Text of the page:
Counsel today need to be comfortable mediating online or by teleconference with their parties if they’re to move files forward.
You’d be surprised how much you can get accomplished with web or phone mediation, if you follow some best practices.
Tip #1: Create the right environment
Take the time and set things up for a mediation to run well, whether over the web or phone.
If meeting online, ensure both you and your client have a strong Wi-Fi connection to avoid delays. If this isn’t possible, a mediation over telephone may be a better option or a combination of online and telephone.
While the parties may not be meeting in-person, that doesn’t mean a physical space isn’t important. Find a spot in your office or home with enough space to have ready any key documents you may need to reference or show during the call. A private space is important as well, since this will limit potential distractions.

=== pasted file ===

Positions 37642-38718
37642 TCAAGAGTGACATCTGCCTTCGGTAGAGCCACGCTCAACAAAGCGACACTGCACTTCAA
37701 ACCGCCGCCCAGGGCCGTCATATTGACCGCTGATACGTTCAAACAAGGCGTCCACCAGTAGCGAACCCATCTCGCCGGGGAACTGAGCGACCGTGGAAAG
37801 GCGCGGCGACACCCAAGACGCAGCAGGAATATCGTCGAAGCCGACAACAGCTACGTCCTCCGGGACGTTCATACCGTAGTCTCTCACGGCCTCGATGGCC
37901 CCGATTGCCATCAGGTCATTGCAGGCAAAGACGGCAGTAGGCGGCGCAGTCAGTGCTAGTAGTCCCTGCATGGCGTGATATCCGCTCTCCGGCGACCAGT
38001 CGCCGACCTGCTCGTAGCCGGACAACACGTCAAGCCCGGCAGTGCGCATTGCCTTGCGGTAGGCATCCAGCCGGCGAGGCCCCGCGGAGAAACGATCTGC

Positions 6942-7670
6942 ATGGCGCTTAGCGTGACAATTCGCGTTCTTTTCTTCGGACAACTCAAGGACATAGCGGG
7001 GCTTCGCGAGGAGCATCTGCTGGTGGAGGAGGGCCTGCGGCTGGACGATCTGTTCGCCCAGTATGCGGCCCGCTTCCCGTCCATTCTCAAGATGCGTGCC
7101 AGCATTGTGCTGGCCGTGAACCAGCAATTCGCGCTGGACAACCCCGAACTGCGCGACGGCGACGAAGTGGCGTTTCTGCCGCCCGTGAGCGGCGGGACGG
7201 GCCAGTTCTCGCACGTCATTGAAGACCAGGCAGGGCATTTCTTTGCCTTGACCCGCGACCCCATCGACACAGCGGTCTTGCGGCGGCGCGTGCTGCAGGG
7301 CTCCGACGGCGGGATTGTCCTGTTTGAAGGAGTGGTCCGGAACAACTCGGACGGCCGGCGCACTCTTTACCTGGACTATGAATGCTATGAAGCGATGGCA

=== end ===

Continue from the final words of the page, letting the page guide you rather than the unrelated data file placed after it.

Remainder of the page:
Ahead of mediating online, test out your webcam and position yourself so you can be seen easily and the background is not a distraction. You want to be sitting close enough to the screen so that your face can effectively convey non-verbal cues to the other parties. Being too far back from the screen creates the impression you are disengaged.
During the actual mediation, it is good practice to mute your microphone when not speaking and silence distracting background noise.
Tip #2: Prep work is critical
"Success occurs when opportunity meets preparation.” This adage is especially true when you are face-to-face online with the other side or on the other end of the telephone.
Yet I often see counsel and their clients delay the start of the mediation to strategize about the case. This can be very off-putting to the party on the other end waiting for the online or phone mediation to get going.
Being ready to go right at start time is crucial for a few reasons. If you’re unprepared, it sends a negative message to the other party that you’re not taking the mediation seriously. Or even worse, that the delay is some kind of negotiation tactic.
Getting to an agreeable finish often starts with a good start. It shows the parties are there to get things done and resolve the file.
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